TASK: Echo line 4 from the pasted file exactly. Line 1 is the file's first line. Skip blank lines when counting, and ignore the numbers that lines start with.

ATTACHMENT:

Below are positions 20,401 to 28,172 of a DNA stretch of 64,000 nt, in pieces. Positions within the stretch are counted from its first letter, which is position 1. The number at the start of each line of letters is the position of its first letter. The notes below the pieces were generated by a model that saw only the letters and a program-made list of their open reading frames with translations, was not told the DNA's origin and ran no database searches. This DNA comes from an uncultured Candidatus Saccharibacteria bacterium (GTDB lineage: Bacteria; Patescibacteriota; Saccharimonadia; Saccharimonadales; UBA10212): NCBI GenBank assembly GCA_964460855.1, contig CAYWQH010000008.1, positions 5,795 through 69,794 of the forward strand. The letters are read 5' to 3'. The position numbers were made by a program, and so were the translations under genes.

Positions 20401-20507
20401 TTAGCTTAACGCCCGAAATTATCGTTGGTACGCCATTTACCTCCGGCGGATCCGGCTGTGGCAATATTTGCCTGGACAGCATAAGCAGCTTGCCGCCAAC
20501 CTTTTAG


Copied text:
20501 CTTTTAG